Homefront: painting by numbers.

This week I was going to write something about what I like to see in videogames, but that will have to wait a few days because THQ’s Danny Bilson has seen fit to grace the Internet with an absolute pearl of a quote during an interview with IGN regarding the success of the resoundingly mediocre FPS Homefront. Speaking about the wildly ranging review scores the game received, Bilson confidently stated that the game was “not a ‘71’” because “you can’t apply math to art.”

The pairing of the numbers seven and one Bilson referred to of course came courtesy of everyone’s favourite review aggregation website Metacritic, which gathers the seedling scores of the world’s most prominent videogame publications and sows them across its vast fields of bandwidth before reaping a thick crop of profit.

My immediate response to Bilson’s intriguing verbal spillage was that he clearly doesn’t understand the calculation of mean averages. So to help Mr Bilson in his predicament, below is a short and simple guide on the weird and wonderful world of the mean taken from www.mathsisfun.com, slightly adapted to aid the specifics of this illustration:

How to Find the Mean

The mean is just the average of the numbers.

It is easy to calculate: add up all the numbers, then divide by how many numbers there are.

In other words it is the sum divided by the count.

Example: What is the Mean of these numbers?

71, 73, 69

  • Add the numbers: 69 + 71 + 73 = 213
  • Divide by how many numbers (there are 3 numbers): 213 / 3 = 71

The Mean is 71

Hopefully this clarification will assist Mr Bilson in comprehending the average score his games receive in the future.

Yet there is more to Mr Bilson’s statement than a misunderstanding of basic mathematics. He apparently believes that a work of art cannot be rated via the medium of a numerical score on a scale of 1 to 100. Leaving aside the argument concerning whether a Call of Duty clone that involves killing a large number of faceless North Korean soldiers in an extremely prescribed and predictable manner and manages the nigh-impossible task of being shorter than a Call of Duty game counts as a work of art or not, I would say I am in absolute agreement with Mr Bilson.

Well, I say absolute agreement. I don’t agree that it is impossible to apply mathematics to an artefact, because just about every critic in existence does so and therefore you quite clearly can. On the other hand, this is not to say that critics and reviewers should do this. Certainly we shouldn’t take such scores too seriously. Aggregation and averages might seem like a reliable way of assessing a creative work, but an average of numerical scores based on a variety of different scales (some 1 to 5, others 1 to 100), with each score based on the highly subjective opinion of individual critics suddenly doesn’t seem like such a rock-solid foundation for judgement.

Ideally, journalism (of all kinds) would do away with such scales and scores altogether. A score of 71, averaged out or not, tells the individual just short of nothing about whether a game is for them. Unfortunately, this is even less likely to happen than Michael Jackson doing another comeback tour. Moreover, it isn’t what people like Mr Bilson actually want. This becomes evident later in the same interview when further discussing review scores.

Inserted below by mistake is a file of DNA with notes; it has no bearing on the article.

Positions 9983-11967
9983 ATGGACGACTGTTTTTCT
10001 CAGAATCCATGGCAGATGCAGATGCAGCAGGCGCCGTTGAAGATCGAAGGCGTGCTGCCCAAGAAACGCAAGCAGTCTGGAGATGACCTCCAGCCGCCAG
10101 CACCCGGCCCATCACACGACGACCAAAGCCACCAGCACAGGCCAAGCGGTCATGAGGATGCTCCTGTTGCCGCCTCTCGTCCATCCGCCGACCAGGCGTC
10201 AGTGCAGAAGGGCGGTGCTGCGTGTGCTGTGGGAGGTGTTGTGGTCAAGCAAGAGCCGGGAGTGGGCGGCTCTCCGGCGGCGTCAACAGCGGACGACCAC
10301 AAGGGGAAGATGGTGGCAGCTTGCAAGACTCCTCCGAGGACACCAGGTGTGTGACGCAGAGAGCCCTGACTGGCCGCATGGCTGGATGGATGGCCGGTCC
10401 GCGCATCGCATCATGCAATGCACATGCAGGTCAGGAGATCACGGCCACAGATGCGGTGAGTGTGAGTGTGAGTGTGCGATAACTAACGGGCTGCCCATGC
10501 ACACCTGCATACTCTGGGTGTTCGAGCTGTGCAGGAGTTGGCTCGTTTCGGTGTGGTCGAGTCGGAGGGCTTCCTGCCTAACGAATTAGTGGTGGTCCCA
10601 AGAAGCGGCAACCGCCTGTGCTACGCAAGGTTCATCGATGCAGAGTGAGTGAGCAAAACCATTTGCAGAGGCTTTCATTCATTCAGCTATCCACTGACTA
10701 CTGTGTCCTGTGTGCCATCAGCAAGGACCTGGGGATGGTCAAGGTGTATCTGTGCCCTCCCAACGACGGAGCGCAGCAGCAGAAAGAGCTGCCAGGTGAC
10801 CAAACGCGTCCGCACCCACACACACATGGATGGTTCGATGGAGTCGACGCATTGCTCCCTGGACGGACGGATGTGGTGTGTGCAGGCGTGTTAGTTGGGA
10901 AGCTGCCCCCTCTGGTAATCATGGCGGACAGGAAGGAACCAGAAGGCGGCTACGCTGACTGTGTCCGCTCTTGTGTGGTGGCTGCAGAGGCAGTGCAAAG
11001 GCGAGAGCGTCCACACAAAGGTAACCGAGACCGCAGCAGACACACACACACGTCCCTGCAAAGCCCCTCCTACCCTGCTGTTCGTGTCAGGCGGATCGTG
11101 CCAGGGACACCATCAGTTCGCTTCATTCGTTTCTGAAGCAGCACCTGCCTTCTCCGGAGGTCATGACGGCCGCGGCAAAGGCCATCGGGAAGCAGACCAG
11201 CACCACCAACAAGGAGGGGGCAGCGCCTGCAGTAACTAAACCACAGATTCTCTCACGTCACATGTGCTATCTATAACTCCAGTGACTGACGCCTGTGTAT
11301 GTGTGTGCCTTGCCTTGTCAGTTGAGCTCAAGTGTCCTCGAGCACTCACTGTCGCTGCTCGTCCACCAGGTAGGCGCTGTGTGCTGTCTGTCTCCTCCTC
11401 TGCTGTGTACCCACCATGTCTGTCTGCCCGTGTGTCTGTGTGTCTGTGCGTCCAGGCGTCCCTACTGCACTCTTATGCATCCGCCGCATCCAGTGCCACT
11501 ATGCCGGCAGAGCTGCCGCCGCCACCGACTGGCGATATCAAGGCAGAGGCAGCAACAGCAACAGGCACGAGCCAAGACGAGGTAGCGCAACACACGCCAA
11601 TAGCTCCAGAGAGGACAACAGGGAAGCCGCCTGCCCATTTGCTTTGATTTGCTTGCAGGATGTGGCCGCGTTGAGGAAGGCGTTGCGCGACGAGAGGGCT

Bilson states. “Do I read them all to see what we can do better next time and have every review be 100? Of course, our goal is always that.” Note how Bilson refers to the ideal numerical score of a review and not the ideal textual content. He doesn’t discuss what problems the game had, what is was missing, what it did well, or what needs to be addressed to make any forthcoming sequel better. Instead he points his finger at the arbitrary number reluctantly picked out at the end like the poor kid left over when picking teams for a game of playground football.

Bilson doesn’t really believe you can’t apply maths to art. He only believes that you can’t apply maths to bad art (if such a thing exists). In Bilson’s world the validity of a score decreases as you drop further down the scale. And in a way, maybe he is right. Art is something that has high cultural value attributed to it, and while 71 a good score away from the insane rating methods of games journalism, you probably wouldn’t look at Picasso’s Guernica and say “I’d give it seven out of ten.”

So maybe you can’t apply mathematics to aesthetics after all, but that’s absolutely fine because Homefront isn’t art. It is virtual Mills and Boone – a very short, emotionally arousing yet intellectually vacuous piece of entertainment that you will probably forget about almost as soon as you have finished it.

There isn’t anything wrong with this. The games industry’s generally unpretentious ambitions is one of its most refreshing qualities. Yet complaining about the review scores your game received by claiming that your Call of Duty clone is a revolutianary artistic masterpiece, and consequently  those scores are irrelevant, when what you’re really after is a higher score, is cynical, contradictory and downright hypocritical.  Perhaps if developers stopped worrying about the numbers attributed to their creations and started actually paying attention to what reviewers and gamers say with letters and speech, those entirely arbitrary figures they love so much might start to rise.

Oh, and on a final note, Homefront is rated 70 on Metacritic, not 71.

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One Response to “Homefront: painting by numbers.”

  1. Drew says:

    “We don’t expect to beat those guys; our mission is to be in the conversation.”

    Congratulations Danny. If that was your brief, you fucking aced it.

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